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Review from GEIST 65 for Sarajevo Marlboro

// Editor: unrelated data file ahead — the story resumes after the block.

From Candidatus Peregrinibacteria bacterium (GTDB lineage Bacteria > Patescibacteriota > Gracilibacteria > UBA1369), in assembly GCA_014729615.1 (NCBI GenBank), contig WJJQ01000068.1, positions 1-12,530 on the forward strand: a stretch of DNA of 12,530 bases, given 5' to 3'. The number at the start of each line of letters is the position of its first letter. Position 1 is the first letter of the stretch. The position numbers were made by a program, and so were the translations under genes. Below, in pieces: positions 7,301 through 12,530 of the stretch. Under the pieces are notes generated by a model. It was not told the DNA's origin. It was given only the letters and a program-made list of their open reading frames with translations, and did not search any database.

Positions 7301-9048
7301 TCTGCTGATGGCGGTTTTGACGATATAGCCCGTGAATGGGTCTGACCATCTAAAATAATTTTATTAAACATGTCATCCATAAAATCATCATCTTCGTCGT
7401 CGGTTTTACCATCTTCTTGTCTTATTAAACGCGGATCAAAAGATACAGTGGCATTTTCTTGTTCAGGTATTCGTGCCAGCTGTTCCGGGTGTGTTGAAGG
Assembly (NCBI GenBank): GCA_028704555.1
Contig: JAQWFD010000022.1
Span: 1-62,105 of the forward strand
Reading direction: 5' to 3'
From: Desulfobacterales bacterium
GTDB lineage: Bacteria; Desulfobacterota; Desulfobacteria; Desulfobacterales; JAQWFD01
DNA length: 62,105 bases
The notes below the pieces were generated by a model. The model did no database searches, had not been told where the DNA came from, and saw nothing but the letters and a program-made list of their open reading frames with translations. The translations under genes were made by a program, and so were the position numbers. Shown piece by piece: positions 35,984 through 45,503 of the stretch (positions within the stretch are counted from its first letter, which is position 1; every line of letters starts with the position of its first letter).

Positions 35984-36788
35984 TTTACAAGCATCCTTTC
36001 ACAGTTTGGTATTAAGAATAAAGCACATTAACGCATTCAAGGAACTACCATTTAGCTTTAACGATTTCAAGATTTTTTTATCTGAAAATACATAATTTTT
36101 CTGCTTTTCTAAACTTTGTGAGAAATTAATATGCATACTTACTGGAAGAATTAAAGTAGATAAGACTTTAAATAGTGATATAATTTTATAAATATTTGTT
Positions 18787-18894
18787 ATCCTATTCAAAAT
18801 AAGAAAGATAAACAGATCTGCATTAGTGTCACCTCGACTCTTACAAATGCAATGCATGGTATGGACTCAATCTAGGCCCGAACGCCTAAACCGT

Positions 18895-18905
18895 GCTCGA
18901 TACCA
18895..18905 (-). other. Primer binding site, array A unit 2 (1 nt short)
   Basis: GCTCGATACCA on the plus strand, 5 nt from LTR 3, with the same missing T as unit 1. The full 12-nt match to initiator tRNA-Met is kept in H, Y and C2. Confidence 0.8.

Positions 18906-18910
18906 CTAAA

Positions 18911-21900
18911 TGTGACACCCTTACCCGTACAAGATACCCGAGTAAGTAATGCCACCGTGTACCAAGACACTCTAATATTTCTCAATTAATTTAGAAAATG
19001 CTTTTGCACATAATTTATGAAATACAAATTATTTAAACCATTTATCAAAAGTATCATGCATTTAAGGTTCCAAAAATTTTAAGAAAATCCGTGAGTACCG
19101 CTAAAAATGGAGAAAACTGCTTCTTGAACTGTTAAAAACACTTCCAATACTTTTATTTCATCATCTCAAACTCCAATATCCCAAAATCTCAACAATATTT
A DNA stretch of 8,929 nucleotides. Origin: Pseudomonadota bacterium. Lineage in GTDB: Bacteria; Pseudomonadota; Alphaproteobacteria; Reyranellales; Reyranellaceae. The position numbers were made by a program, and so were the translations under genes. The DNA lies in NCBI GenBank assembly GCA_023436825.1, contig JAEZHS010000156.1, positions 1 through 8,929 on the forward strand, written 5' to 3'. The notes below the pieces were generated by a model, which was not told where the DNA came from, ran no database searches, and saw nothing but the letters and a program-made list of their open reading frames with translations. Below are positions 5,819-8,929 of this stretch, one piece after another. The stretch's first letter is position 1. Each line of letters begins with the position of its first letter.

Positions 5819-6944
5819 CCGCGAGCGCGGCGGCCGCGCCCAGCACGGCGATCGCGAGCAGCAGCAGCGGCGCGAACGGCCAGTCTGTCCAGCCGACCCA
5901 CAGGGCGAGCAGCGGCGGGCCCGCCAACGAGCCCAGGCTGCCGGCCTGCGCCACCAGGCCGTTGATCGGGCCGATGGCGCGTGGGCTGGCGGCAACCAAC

The twenty-nine (very) short stories in Sarajevo Marlboro by Miljenko Jergovic (Archipelago Books) are set in Sarajevo during the Bosnian war of the early 1990s, and they fill the gaps in the media coverage during that time and in the historical and political accounts that followed. These are tragic, hopeful and funny stories about philosophical, religious, nationalistic, political, historical and practical subjects, such as the difficulty of getting water during war, the joys of findings your favourite bar still standing, the presence of foreign journalists in Sarajevo and the exodus of refugees. Jergovic tells his stories without pretension, sentiment or righteousness, but simply like a stranger with a love for Sarajevo and a firm understanding of its complexity, who tells how he and others lived and died during the war. Sarajevo Marlboro ends with an account of the burning of the Sarajevo University Library, which took twenty-four hours, and the vast number of books all over the city that turned to ash during the war, which reminds the reader of the fragility of books and the privilege of holding this one in your hands.

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